SpokenWeb’s 2020 call for Artists and Curators in Residence generated a groundswell of interest that demonstrated the complex, compassionate, rigorous, and righteous artistic work and thinking by over thirty Black artists and curators across Canada. SpokenWeb is humbled by the generosity of these applications and excited for the opportunity to be able to directly support some of this work.
We are proud to announce that the recipients of the SpokenWeb Artist / Curator residencies for Fall 2020 / Winter 2021 are Jessica Karuhanga and jamilah malika.
Jessica Karuhanga is a Canadian Ugandan-British artist whose work addresses issues of cultural politics of identity and Black diasporic concerns through lens-based technologies, writing, drawing and performance. Through her practice she explores individual and collective concerns of Black subjectivity – illness, rage, grief, desire and longing within the context of Black embodiment. She has presented her work at SummerWorks Lab, Toronto (2020), The Bentway, Toronto (2019), Nuit Blanche, Toronto (2018), Onsite Gallery, Toronto (2018), Museum London, London (2018), and Goldsmiths, London, UK (2017). Her writing has been published by C Magazine, BlackFlash, Susan Hobbs Gallery and Fonderie Darling. She has been featured in AGO’s Artist Spotlight, i-D, DAZED, Visual Aids, Border Crossings, Toronto Star, CBC Arts, filthy dreams, Globe and Mail and Canadian Art. She earned her BFA from Western University and MFA from University of Victoria. She lives and works in Toronto, Canada.
During her residency Jessica Karuhanga wishes to foster a sanctified Black space in the form of a website that celebrates aural, visual and somatic witnessing.
The adjudication committee provided the following statement regarding Jessica Karuhanga’s proposal for a curatorial project titled BLACK EXHALE:
“Jessica Karuhanga’s work merges investigations and stunning recreations of the multiple meanings of Blackness within the Black Diaspora with Black uses of digital technology. In her proposal, Karuhanga envisioned of new modes of Black communal survival and futurity. Her project BLACK EXHALE (2020) is “an extension of [her] on-going investment with digital media archives.” The world of DMs, voice notes, and mutual care she describes evokes the work of Fred Moten and discourses around fugitivity and maronnage. Karuhanga works in the digital hold. The Black web of affinity she seeks to create makes visible Black forms of kinship and care even as she plans for its own obsolescence and ability to withhold from public audiences. In Black Studies, the Digital Humanities is a new horizon whose edges have been outlined by Black feminist scholars like Safiya Noble and Ruha Benjamin. With this SpokenWeb residency, Karuhanga brings Black Canadian experimental sound art into closer dialogue with these bristling intellectual movements and conversations. It is thrilling to know that work like Jessica’s will be supported by SpokenWeb.”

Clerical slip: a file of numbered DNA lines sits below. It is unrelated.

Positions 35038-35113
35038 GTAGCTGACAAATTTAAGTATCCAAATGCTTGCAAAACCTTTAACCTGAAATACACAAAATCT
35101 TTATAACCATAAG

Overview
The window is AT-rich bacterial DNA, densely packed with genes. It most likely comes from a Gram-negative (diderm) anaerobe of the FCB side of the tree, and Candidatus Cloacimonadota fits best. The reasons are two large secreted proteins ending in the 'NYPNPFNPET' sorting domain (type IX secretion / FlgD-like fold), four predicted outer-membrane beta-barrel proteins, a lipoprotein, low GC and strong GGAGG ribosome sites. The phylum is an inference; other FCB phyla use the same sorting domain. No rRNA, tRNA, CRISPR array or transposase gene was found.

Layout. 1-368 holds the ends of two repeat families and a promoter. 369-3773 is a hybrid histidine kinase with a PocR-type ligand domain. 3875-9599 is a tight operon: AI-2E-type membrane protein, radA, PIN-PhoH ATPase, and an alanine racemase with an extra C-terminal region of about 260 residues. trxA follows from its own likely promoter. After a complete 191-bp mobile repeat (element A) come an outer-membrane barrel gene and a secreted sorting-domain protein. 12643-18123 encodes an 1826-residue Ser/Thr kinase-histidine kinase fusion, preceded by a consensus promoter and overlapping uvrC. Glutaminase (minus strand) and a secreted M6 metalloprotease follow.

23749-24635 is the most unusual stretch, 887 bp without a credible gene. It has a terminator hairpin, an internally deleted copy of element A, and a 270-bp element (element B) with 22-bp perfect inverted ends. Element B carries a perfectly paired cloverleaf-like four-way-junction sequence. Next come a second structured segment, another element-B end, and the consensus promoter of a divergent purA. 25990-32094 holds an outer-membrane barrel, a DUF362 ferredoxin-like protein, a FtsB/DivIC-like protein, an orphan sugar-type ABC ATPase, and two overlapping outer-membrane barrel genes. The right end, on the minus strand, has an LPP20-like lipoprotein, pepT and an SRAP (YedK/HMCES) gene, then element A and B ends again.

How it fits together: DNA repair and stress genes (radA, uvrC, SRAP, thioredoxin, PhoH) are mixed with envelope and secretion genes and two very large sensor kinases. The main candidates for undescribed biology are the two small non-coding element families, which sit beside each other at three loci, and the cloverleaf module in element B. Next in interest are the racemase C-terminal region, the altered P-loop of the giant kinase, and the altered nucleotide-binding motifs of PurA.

jamilah malika is a Nigerian Indo-Trinidadian writer who takes text off page using sound, video, textile, photocopies, objects at times combined as installation. Whether embroidering yaki ponytail hair on burlap or mounting paper sculpture, she thinks through black womanhood with care. Her work has played or shown from Berlin to Chicago and across Canada including Contemporary Field Gallery (Vancouver,) Circuit Gallery (Toronto) and Artscape (Peterborough).
During her residency, jamilah malika hopes to build an online archive highlighting (mostly) black women sound artists across Canada to provide inspiration and representation for future sound art from black femmes across Turtle Island.
Regarding jamilah malika’s proposal for the creation and curation of a website “sound scene – a Black Canadian canon”, the adjudication committee provided the following:
“Artist jamilah malika has conceptualized a website that would gather Black Canadian artists working in sound. To curate intergenerational artists coming from the worlds of experimental sound art and poetry, spoken word, dub poetry, performance art and stylized visual art and video will be no small feat. But this project promises to be a great resource honouring artists who are not only marginalized, but who also work within subgenres of major disciplines and therefore often get overlooked–twice. In malika’s own words: “I explore sound art for freedom,” and this goal is in beautiful alignment with the ideals of SpokenWeb and this curator-in-residence fellowship.”
The adjudication committee consisted of Dr. Kristin Moriah (Queens University) and Tanya Evanson (Mother Tongue Media). In addition to its selection of the fellowship winners, the committee wishes to to recognize by name submissions received from James Goddard, Ruby Thelot, Bilan Hashi, Alten Wilmot, Luke Reece, Berlin Reed, Vanessa Spence, and Taina Mueth, as having appeared on their shortlist.
SpokenWeb is deeply grateful to the jurors for their thoughtful work in evaluating the many superb proposals we received, and to all the artists and curators who shared their work, thinking, and creative vision through the application process. It has been, and continues to be, a humbling experience to be able to support and work alongside and with this community. We are excited to share the results of these residencies in the future.